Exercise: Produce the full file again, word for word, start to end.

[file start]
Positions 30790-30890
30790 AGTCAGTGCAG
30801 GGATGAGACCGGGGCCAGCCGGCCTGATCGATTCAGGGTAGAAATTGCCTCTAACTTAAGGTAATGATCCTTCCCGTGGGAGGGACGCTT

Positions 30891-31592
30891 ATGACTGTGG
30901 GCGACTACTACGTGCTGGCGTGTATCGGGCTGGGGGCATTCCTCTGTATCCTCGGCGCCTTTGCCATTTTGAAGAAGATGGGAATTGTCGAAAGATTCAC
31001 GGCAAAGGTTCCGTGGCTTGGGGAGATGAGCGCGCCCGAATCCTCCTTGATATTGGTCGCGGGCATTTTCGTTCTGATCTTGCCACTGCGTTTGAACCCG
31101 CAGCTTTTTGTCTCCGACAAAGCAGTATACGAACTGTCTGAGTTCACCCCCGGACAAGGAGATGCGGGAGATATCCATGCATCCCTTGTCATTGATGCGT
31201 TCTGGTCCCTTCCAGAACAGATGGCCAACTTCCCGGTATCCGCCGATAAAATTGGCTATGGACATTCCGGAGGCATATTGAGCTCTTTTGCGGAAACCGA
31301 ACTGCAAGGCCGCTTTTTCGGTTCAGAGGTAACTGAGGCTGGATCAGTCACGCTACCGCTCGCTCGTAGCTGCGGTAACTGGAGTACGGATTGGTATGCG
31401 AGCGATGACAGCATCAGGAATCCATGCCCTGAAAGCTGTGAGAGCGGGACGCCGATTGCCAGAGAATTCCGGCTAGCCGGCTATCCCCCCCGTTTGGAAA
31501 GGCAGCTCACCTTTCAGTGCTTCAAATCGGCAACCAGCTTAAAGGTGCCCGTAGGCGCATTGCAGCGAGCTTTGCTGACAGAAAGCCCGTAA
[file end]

Positions 30790-30890
30790 AGTCAGTGCAG
30801 GGATGAGACCGGGGCCAGCCGGCCTGATCGATTCAGGGTAGAAATTGCCTCTAACTTAAGGTAATGATCCTTCCCGTGGGAGGGACGCTT

Positions 30891-31592
30891 ATGACTGTGG
30901 GCGACTACTACGTGCTGGCGTGTATCGGGCTGGGGGCATTCCTCTGTATCCTCGGCGCCTTTGCCATTTTGAAGAAGATGGGAATTGTCGAAAGATTCAC
31001 GGCAAAGGTTCCGTGGCTTGGGGAGATGAGCGCGCCCGAATCCTCCTTGATATTGGTCGCGGGCATTTTCGTTCTGATCTTGCCACTGCGTTTGAACCCG
31101 CAGCTTTTTGTCTCCGACAAAGCAGTATACGAACTGTCTGAGTTCACCCCCGGACAAGGAGATGCGGGAGATATCCATGCATCCCTTGTCATTGATGCGT
31201 TCTGGTCCCTTCCAGAACAGATGGCCAACTTCCCGGTATCCGCCGATAAAATTGGCTATGGACATTCCGGAGGCATATTGAGCTCTTTTGCGGAAACCGA
31301 ACTGCAAGGCCGCTTTTTCGGTTCAGAGGTAACTGAGGCTGGATCAGTCACGCTACCGCTCGCTCGTAGCTGCGGTAACTGGAGTACGGATTGGTATGCG
31401 AGCGATGACAGCATCAGGAATCCATGCCCTGAAAGCTGTGAGAGCGGGACGCCGATTGCCAGAGAATTCCGGCTAGCCGGCTATCCCCCCCGTTTGGAAA
31501 GGCAGCTCACCTTTCAGTGCTTCAAATCGGCAACCAGCTTAAAGGTGCCCGTAGGCGCATTGCAGCGAGCTTTGCTGACAGAAAGCCCGTAA